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Spinning Fantasies: Rabbis, Gender, and History
     

Spinning Fantasies: Rabbis, Gender, and History

by Miriam B. Peskowitz
 

Miriam Peskowitz offers a dramatic revision to our understanding of early rabbinic Judaism. Using a wide range of sources—archaeology, legal texts, grave goods, technology, art, and writings in Hebrew, Aramaic, Greek, and Latin—she challenges traditional assumptions regarding Judaism's historical development.

Following the destruction of the Jerusalem

Overview

Miriam Peskowitz offers a dramatic revision to our understanding of early rabbinic Judaism. Using a wide range of sources—archaeology, legal texts, grave goods, technology, art, and writings in Hebrew, Aramaic, Greek, and Latin—she challenges traditional assumptions regarding Judaism's historical development.

Following the destruction of the Jerusalem Temple by Roman armies in 70 C.E., new incarnations of Judaism emerged. Of these, rabbinic Judaism was the most successful, becoming the classical form of the religion. Through ancient stories involving Jewish spinners and weavers, Peskowitz re-examines this critical moment in Jewish history and presents a feminist interpretation in which gender takes center stage. She shows how notions of female and male were developed by the rabbis of Roman Palestine and why the distinctions were so important in the formation of their religious and legal tradition.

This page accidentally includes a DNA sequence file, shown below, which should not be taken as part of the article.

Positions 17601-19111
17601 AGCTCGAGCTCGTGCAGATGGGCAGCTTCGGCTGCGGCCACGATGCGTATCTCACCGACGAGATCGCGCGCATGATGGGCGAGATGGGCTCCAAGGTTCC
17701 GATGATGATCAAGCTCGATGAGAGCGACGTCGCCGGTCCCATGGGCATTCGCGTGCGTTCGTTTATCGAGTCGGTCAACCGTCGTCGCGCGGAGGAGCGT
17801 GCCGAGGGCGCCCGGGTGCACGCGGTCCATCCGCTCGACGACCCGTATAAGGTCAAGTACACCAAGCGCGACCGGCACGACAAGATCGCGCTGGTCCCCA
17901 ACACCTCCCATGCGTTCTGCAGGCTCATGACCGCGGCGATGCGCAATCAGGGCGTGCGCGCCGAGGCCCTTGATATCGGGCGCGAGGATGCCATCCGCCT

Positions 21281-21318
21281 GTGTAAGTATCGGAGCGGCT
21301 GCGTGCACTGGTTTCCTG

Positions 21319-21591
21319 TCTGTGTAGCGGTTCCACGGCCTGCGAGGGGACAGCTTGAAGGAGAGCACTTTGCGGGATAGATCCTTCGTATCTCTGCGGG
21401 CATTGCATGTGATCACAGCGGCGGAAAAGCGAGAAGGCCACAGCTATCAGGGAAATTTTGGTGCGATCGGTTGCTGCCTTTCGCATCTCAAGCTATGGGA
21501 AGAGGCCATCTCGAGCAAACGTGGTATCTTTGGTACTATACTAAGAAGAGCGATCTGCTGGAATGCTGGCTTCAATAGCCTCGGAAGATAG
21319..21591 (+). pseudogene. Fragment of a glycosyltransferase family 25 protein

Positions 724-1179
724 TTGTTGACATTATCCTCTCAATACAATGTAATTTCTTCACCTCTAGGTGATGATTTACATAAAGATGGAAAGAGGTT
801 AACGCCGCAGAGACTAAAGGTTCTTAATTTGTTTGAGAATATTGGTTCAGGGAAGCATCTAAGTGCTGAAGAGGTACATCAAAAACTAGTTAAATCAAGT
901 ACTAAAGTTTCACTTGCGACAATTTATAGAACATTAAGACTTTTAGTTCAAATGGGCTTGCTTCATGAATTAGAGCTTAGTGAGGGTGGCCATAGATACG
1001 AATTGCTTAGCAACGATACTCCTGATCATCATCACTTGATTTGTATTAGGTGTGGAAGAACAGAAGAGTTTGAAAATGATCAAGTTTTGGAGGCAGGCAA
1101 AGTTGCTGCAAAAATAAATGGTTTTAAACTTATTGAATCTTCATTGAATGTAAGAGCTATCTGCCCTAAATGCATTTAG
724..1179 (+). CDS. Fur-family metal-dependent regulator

Rabbinic attention to women, men, sexuality, and gender took place within the "ordinary tedium of everyday life, in acts that were both familiar and mundane." While spinners and weavers performed what seemed like ordinary tasks, their craft was in fact symbolic of larger gender and sexual issues, which Peskowitz deftly explicates. Her study of ancient spinning and her abundant source material will set new standards in the fields of gender studies, Jewish studies, and cultural studies.

Editorial Reviews

Judith Hauptman
The reader will never look at the texts explicated in this work in the same way again. Jews and Christians alike will be fascinated by the notions of gender that cut across religions in antiquity. -- Judith Hauptman

Product Details

ISBN-13:
9780520208315
Publisher:
University of California Press
Publication date:
11/26/1997
Series:
Contraversions: Critical Studies in Jewish Literature, Culture, and Society Series
Pages:
263
Product dimensions:
6.13(w) x 9.25(h) x 0.75(d)

Meet the Author

Miriam B. Peskowitz is Assistant Professor of Religion at the University of Florida and coeditor, with Laura Levitt, of Judaism since Gender (1996).

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